Sure, it's early days for the Securities and Exchange Commission's new guidelines for climate-change risk disclosure, and they aren't likely to have a big impact on the current reporting season since they were recently released. But that doesn't mean companies can give the guidelines short shrift. In fact, the move signals that dealing with climate-change issues has officially become serious business for corporations in just about every industry.
For many companies, compliance could involve everything from re-jiggering board duties to tightening communications between risk managers, sustainability officers and finance executives. "This will no longer be pigeonholed as just a sustainability issue where a public relations officer puts information into a corporate social sustainability report," says Douglas Cogan, director of climate risk management at RiskMetrics.
Certainly, the guidelines won't put businesses on the hot seat immediately. Introduced in late January, they "came out barely weeks ahead of when many companies were preparing to submit their 10-Ks for 2009," says Cogan. "I would be surprised if there were any actions taken this year."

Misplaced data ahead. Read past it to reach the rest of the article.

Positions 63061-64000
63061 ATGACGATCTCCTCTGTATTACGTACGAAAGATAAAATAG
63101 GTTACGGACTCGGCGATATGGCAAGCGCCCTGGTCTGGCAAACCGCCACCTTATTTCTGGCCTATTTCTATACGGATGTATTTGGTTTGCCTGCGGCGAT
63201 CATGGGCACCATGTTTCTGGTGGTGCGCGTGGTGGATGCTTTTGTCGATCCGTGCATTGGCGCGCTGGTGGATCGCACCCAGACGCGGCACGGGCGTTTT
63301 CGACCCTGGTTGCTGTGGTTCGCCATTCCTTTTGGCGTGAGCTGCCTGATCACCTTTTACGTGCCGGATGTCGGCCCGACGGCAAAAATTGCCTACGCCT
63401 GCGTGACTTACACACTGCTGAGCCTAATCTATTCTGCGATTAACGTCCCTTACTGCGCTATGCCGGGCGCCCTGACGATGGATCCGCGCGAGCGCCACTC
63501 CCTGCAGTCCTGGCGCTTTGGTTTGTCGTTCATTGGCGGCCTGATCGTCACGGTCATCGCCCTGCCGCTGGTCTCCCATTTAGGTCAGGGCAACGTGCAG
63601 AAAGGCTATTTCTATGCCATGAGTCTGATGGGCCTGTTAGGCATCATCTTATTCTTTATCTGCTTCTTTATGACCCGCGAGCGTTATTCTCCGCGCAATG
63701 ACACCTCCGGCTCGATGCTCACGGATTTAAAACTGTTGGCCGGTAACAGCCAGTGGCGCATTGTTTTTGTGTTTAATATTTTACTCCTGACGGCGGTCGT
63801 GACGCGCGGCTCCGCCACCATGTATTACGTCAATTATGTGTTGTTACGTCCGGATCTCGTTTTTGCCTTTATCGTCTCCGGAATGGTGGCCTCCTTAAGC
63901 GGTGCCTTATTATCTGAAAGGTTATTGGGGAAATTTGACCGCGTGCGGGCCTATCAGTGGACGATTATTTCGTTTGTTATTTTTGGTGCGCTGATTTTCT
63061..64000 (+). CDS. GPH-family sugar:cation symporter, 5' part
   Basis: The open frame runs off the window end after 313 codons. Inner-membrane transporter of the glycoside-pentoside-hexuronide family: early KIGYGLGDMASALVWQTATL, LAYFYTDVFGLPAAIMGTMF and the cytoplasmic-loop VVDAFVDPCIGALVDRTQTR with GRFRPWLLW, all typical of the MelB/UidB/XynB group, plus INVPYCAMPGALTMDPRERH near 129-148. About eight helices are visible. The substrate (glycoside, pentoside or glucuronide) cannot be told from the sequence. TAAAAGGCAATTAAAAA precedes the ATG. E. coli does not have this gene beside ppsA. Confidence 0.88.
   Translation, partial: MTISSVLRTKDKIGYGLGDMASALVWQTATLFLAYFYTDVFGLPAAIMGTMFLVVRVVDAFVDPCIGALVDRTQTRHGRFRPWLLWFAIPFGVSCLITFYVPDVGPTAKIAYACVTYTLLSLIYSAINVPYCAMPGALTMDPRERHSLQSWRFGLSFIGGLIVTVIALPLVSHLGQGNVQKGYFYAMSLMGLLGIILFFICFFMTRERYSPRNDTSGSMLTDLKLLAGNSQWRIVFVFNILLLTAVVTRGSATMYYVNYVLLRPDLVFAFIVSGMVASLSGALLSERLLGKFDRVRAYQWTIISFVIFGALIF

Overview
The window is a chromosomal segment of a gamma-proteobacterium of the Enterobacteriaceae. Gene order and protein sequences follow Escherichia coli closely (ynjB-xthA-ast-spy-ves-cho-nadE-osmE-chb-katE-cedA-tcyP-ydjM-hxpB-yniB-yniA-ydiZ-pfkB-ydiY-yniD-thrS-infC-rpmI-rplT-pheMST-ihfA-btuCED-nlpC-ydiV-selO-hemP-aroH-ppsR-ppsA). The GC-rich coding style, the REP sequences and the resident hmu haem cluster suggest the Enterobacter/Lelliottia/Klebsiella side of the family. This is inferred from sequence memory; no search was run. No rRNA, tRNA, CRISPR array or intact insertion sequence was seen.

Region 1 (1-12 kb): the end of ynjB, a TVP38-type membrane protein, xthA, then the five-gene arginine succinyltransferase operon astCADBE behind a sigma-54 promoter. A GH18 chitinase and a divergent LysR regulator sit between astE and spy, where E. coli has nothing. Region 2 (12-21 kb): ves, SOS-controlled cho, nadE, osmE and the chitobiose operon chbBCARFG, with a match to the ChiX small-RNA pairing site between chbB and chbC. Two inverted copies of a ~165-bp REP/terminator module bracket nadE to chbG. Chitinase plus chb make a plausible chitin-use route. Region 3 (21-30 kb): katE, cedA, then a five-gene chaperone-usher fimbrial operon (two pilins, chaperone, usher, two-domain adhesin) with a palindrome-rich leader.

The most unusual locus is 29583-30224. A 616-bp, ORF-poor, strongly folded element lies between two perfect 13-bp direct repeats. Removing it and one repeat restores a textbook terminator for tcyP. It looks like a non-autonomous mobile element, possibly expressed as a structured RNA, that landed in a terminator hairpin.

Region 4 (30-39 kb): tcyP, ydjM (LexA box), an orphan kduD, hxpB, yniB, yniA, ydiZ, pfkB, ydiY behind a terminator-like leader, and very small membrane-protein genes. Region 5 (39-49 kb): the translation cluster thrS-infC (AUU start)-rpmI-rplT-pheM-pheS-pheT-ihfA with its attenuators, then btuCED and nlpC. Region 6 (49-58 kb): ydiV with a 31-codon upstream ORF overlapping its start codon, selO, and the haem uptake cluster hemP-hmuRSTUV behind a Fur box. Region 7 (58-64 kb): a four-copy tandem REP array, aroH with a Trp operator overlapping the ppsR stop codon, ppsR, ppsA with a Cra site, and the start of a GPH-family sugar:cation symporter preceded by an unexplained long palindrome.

Even 2010 likely will be a work in progress. Jeff Smith, partner in charge of the environmental practice at the law firm Cravath Swaine & Moore, figures that over the next six months, the SEC will zero in on a few companies, asking them to refine their disclosure or respond to specific questions, providing what Smith calls "a second tier of information guidance." By 2011, however, companies that haven't substantially revved up their disclosure may start feeling more heat.
Produced in response to vigorous pressure from a number of major investor groups, the guidelines--described as "interpretive" by the SEC--don't create new regulations and don't necessarily require that companies disclose their carbon footprint or the steps they're taking to reduce emissions. Instead, they're meant to clarify previous less-than-clear SEC requirements to disclose certain risks by organizing them into a few specific areas: domestic and international regulations and legislation, physical damage, and such indirect effects as threats to supply chains or company reputation. (See box.)
The guidelines aim to address the hodge podge of reporting among companies, especially those in similar industries, and create a more consistent standard. They also force companies that might face indirect risks to analyze and disclose those issues. "Investor groups felt there was a diminishing amount of disclosure the more you got away from the epicenter of risks," says Smith. "They took the view this is a global issue and everybody is affected."